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The Horn of Africa States: A Geopolitical Case (Part II)

By Dr. Suleiman Walhad
June 18th, 2023


In an article dated February 4th, 2022, I penned that the Horn of Africa States needs an outreach to international organizations and countries in a collective forum, which presents the region as a peaceful developing area not harmful to any other country or region except, perhaps, itself. In the article I noted that the flow of the Nile waters nor the flow of commercial shipping in its waters would not be interrupted and concluded that the enormous resources, both above and sub-soil of the region, can be exploited in for the good of those who invest in the region, both local and foreign.

In the article we presented the location of the region and its strategic significance and its involvement in the cold war between the protagonists of those times, the Ex-Soviet Union leading the Warsaw Pact and NATO still led by the United States. Most of the problems of the region, indeed, have their roots in that long ago divide when those parties competed to have influence in the region and others, while hampering the efforts of their rivals. They propped up governments that supported them and/or destabilized those that did not align with them.

The Horn of Africa States region, in addition to those issues of alignments and the consequent effects on whoever they aligned themselves with, also had and still has a geographical paradox. It is close to one of the main sources of energy in the world – oil and gas and to some extent has some religious affinity with the GCC countries. These have been and still are some of the main causes of the miseries of the region, in addition to the region’s tribal/ethnic foundation.

The collapse of the communism and the Soviet Union and the emergence of a unipolar world led by the United States, over the past nearly three decades did not help stability or security of the region and, indeed, its peaceful existence. Being part of the resource-rich African continent, it continued to attract the unscrupulous. These forces continued to exploit weaknesses in the internal infrastructures of the societies and communities of the region to topple the leaders of the countries of the region and hence disrupt and destroy normal governance in the two largest countries of the region. Ethiopia broke down into two countries – Ethiopia and Eritrea and Somalia splintered into a multitude of clan fiefdoms, still unable to reach a modicum of common convergence despite owning a homogenous population (the Somali) and the only one in the African continent.

Since there remained no threat to the geostrategic significance of the region nor its assets, no one paid attention to the plight of the region, but some, indeed, helped those internal leaders of chaos who took over power in the region. They created infrastructures that further alienated tribes/clans from one another and, indeed, destroyed what was left of traditional nationalism in the region, at least, in the two main countries of the region – Ethiopia and Somalia where an ethnic based federalism was constituted without checks and balances and without proper sharing of powers, burdens, and resources between the main federal states and the constituent sub-states (Read my many writings on the subject published in and/or Eurasia or our website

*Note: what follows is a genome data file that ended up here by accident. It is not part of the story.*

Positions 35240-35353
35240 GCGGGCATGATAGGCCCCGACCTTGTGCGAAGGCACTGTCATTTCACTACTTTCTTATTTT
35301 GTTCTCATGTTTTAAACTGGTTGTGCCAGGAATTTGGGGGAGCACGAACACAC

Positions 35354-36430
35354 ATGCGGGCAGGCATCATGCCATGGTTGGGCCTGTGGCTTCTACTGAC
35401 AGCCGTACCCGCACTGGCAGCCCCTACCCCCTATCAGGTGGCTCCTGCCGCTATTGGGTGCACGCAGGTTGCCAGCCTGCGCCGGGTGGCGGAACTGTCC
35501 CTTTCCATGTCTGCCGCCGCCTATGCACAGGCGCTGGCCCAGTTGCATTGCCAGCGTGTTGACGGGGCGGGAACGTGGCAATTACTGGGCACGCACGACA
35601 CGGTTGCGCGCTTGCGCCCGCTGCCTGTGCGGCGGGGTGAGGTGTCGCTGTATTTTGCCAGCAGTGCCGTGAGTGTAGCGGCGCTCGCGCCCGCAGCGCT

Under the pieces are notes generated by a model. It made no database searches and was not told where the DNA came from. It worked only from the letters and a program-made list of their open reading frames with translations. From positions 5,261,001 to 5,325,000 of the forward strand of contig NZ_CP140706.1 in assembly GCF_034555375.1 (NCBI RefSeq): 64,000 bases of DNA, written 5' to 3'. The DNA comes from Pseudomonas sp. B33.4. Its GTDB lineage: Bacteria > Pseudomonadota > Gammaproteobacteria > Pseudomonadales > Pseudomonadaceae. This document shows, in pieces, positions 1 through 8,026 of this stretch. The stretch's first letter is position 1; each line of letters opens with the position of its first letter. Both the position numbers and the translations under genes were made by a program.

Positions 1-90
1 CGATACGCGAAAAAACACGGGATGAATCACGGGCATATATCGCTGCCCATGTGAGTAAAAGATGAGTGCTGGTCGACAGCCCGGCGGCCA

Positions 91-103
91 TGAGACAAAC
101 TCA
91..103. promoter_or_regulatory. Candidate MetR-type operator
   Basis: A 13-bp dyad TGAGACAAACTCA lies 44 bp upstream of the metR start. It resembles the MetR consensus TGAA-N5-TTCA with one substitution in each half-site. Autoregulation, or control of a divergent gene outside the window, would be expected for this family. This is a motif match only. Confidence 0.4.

The main hegemon of the world, the United States of America, got ensnared in the early nineties of the last century and gave up on the region, at least, Somalia and avoided the region, leaving it to the wiles of the new leaders of chaos in the region. Religious terrorism was also introduced and continues to play havoc in the region. Some of the new regional powers that have come to the scene of the political/economic world, the GCC countries, started to practice their new found wealth and powers in the region, as well, further adding pressures to the already tangled political situation of the region.

The Geographic Position

The opening of the Suez Canal in 1869, linking the Mediterranean Sea and the Red Sea and hence Europe and Asia, makes the Horn of Africa States region important, not only for the flow of trade and commerce but also for security. It was important for the colonist Europe and later on the superpowers, after the Second World War, namely the United States and the Ex-Soviet Union. Its importance as the source of the Blue Nile, which provides water to Egypt and Sudan also remains strong. At least some 15 to 20 percent of world’s trade and commerce, including a large volume of oil and gas transit through the southern Red Sea, the Bab El Mandab, the Gulf of Aden and the Somali Sea on a daily basis.

The Presence of Foreign Parties

Countries that have longstanding presence in the region include among others some of the GCC countries (the UAE, Saudi Arabia, and Qatar), Egypt, Turkey, the United States, the Peoples’ Republic of China and, of course, the old colonial powers of Europe, namely the United Kingdom, France and Italy. They are now joined by countries such as South Korea, India, Spain, Japan, Norway, Sweden, Denmark, and Germany, and of course, the United States of America. The Russians have also been trying to come back to the region after abandoning it in the past on the collapse of the Communism and the Warsaw Pact Alliance.

Competition of these foreign parties thus aggravates and exasperates the already continuing civil wars and local troubles of the region. The major countries that have naval and military presence in the region include among others the United States, France and China. Their presence is perhaps assisted by the absence of a proper regional organization, that collectively presents a united front with which to deal with the foreign parties that are pursuing their own interests in the region, and which seem to be harmful to the region.

 Local Issues

The region’s local populations are organized in terms of tribes and clans. A governing infrastructure based on these tribes and clans has been instituted by those leaders of chaos who took power in the region after the collapse of the previous military governments in the region, mainly in Ethiopia and Somalia. These federal governance infrastructures have assisted in harming the rule of law and harmony in the region. Indeed, it created an infrastructure where there seems to be first-class and second-class citizens in each of the countries of the region, a main stumbling block for a smooth law-abiding citizen in the region.